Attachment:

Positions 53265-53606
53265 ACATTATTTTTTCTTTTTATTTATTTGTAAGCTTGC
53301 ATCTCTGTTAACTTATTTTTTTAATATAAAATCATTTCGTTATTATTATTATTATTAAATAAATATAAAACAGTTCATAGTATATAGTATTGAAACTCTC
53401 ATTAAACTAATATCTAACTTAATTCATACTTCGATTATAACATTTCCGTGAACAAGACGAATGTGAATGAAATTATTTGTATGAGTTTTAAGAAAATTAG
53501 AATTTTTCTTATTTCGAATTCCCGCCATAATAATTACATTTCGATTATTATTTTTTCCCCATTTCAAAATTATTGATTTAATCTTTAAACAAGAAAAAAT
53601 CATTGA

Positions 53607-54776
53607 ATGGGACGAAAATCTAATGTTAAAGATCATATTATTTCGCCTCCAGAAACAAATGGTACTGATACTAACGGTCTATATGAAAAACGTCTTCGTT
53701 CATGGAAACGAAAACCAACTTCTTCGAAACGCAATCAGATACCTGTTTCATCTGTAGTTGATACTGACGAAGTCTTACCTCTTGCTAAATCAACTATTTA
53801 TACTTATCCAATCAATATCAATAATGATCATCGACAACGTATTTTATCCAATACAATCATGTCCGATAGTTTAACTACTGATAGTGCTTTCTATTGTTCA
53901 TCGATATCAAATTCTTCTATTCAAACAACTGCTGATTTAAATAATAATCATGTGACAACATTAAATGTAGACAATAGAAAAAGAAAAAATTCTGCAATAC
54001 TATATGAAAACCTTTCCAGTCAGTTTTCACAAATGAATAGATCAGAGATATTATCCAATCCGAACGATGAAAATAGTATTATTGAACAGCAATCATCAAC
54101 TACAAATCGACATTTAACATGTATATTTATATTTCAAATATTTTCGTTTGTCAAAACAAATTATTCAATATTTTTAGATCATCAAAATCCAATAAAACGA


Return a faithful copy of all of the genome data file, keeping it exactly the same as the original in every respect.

Positions 53265-53606
53265 ACATTATTTTTTCTTTTTATTTATTTGTAAGCTTGC
53301 ATCTCTGTTAACTTATTTTTTTAATATAAAATCATTTCGTTATTATTATTATTATTAAATAAATATAAAACAGTTCATAGTATATAGTATTGAAACTCTC
53401 ATTAAACTAATATCTAACTTAATTCATACTTCGATTATAACATTTCCGTGAACAAGACGAATGTGAATGAAATTATTTGTATGAGTTTTAAGAAAATTAG
53501 AATTTTTCTTATTTCGAATTCCCGCCATAATAATTACATTTCGATTATTATTTTTTCCCCATTTCAAAATTATTGATTTAATCTTTAAACAAGAAAAAAT
53601 CATTGA

Positions 53607-54776
53607 ATGGGACGAAAATCTAATGTTAAAGATCATATTATTTCGCCTCCAGAAACAAATGGTACTGATACTAACGGTCTATATGAAAAACGTCTTCGTT
53701 CATGGAAACGAAAACCAACTTCTTCGAAACGCAATCAGATACCTGTTTCATCTGTAGTTGATACTGACGAAGTCTTACCTCTTGCTAAATCAACTATTTA
53801 TACTTATCCAATCAATATCAATAATGATCATCGACAACGTATTTTATCCAATACAATCATGTCCGATAGTTTAACTACTGATAGTGCTTTCTATTGTTCA
53901 TCGATATCAAATTCTTCTATTCAAACAACTGCTGATTTAAATAATAATCATGTGACAACATTAAATGTAGACAATAGAAAAAGAAAAAATTCTGCAATAC
54001 TATATGAAAACCTTTCCAGTCAGTTTTCACAAATGAATAGATCAGAGATATTATCCAATCCGAACGATGAAAATAGTATTATTGAACAGCAATCATCAAC
54101 TACAAATCGACATTTAACATGTATATTTATATTTCAAATATTTTCGTTTGTCAAAACAAATTATTCAATATTTTTAGATCATCAAAATCCAATAAAACGA